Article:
In the second book of the Companions Codex, the latest series in R.A. Salvatore’s New York Times best-selling saga of dark elf Drizzt Do’Urden, the orcs of Many Arrows decide to take advantage of the chaos wrought by the Sundering to reignite a blood feud first brought to life in the phenomenal best seller The Thousand Orcs.
Companion Codex, II
Author: R.A. Salvatore
Publisher: Wizards of the Coast
"A work of historical fiction based on Hawaiian sources and years of research. The stories shed new light on Kamehameha's upbringing and his lifelong quest to unify the Hawaiian Islands"--Jacket.
The Rise of a King
Author: David Eyre
Publisher: Kamehameha Schools Press
Category: Juvenile Fiction
After the battle of Orakau in 1864 and the end of the war in the Waikato, Tawhiao, the second Maori King, and his supporters were forced into an armed isolation in the Rohe Potae, the King Country. For the next twenty years, the King Country operated as an independent state – a land governed by the Maori King where settlers and the Crown entered at risk of their lives. Dancing with the King is the story of the King Country when it was the King's country, and of the negotiations between the King and the Queen that finally opened the area to European settlement. For twenty years, the King and the Queen's representatives engaged in a dance of diplomacy involving gamesmanship, conspiracy, pageantry and hard headed politics, with the occasional act of violence or threat of it. While the Crown refused to acknowledge the King's legitimacy, the colonial government and the settlers were forced to treat Tawhiao as a King, to negotiate with him as the ruler and representative of a sovereign state, and to accord him the respect and formality that this involved. Colonial negotiators even made Tawhiao offers of settlement that came very close to recognising his sovereign authority. Dancing with the King is a riveting account of a key moment in New Zealand history as an extraordinary cast of characters – Tawhiao and Rewi Maniapoto, Donald McLean and George Grey – negotiated the role of the King and the Queen, of Maori and Pakeha, in New Zealand.
The Rise and Fall of the King Country, 1864–1885
Author: Michael Belgrave
Publisher: Auckland University Press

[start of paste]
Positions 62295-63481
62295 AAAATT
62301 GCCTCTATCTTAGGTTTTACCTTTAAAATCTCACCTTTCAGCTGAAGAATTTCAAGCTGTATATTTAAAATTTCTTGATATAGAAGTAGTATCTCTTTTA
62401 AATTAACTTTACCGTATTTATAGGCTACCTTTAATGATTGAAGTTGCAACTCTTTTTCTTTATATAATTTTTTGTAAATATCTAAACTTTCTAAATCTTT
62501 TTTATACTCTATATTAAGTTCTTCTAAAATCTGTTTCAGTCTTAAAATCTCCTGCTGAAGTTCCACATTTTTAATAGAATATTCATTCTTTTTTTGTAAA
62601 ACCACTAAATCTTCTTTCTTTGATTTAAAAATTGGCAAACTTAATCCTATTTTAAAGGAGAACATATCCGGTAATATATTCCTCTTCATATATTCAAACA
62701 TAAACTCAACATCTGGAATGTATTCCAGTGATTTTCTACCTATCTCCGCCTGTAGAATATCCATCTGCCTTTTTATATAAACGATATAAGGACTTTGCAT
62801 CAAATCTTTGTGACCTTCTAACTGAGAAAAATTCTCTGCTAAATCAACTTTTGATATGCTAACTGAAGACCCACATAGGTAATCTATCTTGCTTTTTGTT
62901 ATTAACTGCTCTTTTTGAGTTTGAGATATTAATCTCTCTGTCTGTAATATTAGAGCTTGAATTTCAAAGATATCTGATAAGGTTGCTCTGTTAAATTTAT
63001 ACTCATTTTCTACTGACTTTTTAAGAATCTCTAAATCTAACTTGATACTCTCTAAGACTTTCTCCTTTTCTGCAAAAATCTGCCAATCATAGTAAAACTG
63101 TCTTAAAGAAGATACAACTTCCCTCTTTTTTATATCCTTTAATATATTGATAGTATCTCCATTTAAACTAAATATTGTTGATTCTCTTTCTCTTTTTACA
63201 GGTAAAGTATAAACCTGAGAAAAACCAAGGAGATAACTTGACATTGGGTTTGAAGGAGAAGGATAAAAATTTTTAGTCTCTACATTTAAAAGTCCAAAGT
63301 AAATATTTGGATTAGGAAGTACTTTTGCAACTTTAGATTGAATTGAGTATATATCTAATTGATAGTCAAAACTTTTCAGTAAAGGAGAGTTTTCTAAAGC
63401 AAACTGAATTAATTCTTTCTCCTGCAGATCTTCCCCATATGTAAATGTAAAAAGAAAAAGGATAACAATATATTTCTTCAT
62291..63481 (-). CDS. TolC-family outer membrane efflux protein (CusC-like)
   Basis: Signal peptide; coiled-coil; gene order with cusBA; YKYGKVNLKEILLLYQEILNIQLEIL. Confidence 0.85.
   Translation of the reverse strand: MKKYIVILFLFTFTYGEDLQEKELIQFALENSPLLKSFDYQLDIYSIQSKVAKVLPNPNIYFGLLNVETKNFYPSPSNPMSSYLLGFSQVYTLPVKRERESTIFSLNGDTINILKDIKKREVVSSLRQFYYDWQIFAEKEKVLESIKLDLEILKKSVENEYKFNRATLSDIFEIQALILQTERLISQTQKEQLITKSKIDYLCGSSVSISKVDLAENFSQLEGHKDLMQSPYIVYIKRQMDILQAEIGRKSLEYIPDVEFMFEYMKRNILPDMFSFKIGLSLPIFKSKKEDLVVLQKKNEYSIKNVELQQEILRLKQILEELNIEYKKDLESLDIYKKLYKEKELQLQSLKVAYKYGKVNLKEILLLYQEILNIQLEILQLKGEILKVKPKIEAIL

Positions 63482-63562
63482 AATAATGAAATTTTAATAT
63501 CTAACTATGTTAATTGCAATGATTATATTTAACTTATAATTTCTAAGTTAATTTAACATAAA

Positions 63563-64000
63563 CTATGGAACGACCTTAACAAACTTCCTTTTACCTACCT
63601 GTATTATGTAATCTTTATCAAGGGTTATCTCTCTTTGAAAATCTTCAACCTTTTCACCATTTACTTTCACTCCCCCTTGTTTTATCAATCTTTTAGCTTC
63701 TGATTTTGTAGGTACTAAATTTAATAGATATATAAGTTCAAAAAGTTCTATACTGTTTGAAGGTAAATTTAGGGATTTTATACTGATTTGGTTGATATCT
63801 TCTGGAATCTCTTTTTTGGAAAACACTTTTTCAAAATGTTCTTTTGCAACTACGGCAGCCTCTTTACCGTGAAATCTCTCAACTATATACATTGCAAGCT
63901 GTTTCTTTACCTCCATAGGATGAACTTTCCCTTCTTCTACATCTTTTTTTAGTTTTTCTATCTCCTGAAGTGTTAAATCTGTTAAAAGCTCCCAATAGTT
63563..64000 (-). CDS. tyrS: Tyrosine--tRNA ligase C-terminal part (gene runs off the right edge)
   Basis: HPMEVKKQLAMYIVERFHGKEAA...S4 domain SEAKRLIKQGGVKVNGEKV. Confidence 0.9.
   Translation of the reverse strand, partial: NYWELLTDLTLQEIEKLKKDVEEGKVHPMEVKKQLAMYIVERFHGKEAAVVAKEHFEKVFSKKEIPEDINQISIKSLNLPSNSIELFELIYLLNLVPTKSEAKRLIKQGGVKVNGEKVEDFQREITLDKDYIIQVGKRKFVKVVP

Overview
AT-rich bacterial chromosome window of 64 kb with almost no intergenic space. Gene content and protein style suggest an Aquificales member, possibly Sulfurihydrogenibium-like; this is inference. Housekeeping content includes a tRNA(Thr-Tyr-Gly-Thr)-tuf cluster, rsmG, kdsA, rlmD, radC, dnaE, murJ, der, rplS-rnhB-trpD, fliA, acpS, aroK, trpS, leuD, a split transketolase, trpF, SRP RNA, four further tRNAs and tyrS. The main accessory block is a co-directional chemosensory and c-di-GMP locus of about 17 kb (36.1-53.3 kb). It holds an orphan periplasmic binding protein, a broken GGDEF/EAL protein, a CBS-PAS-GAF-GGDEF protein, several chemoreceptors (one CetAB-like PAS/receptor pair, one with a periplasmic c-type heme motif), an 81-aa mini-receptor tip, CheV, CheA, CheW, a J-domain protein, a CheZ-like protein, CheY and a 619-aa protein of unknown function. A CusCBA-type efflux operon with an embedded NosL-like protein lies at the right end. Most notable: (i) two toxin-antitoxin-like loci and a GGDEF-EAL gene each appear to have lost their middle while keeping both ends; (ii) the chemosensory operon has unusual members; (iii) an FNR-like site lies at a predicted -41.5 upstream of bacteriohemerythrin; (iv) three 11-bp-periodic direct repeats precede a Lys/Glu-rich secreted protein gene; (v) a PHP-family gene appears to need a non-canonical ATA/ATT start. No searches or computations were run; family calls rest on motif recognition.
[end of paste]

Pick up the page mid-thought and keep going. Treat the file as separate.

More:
Reinterpreting the first century of American history, Brendan McConville argues that colonial society developed a political culture marked by strong attachment to Great Britain's monarchs. This intense allegiance continued almost until the moment of independence, an event defined by an emotional break with the king. By reading American history forward from the seventeenth century rather than backward from the Revolution, McConville shows that political conflicts long assumed to foreshadow the events of 1776 were in fact fought out by factions who invoked competing visions of the king and appropriated royal rites rather than used abstract republican rights or pro-democratic proclamations. The American Revolution, McConville contends, emerged out of the fissure caused by the unstable mix of affective attachments to the king and a weak imperial government. Sure to provoke debate, The King's Three Faces offers a powerful counterthesis to dominant American historiography.
The Rise and Fall of Royal America, 1688-1776
Author: Brendan McConville
Publisher: UNC Press Books
Proud, greedy, corrupt and driven by overwhelming personal ambition. Such is the traditional image of Thomas Wolsey, Lord Chancellor, Archbishop of York, Bishop of Winchester, Abbot of St. Albans, Bishop if Tournai and Papal Legate. It is an image which Peter Gwyn examines, challenges and decisively overturns in this remarkable book. From exceedingly humble beginnings Wolsey rose to a pinnacle of power unsurpassed by any other British commoner. Peter Gwyn explores every aspect of the Cardinal's career - not least his relationship with Henry VIII - and sets it firmly in a vividly recreated Tudor world. The Wolsey who emerges is a man of prodigious energy and ability, a tireless dispenser of justice, an enlightened reformer wholly dedicated to his king and country - a man who has been consistently misrepresented and maligned for four-and-a-half centuries.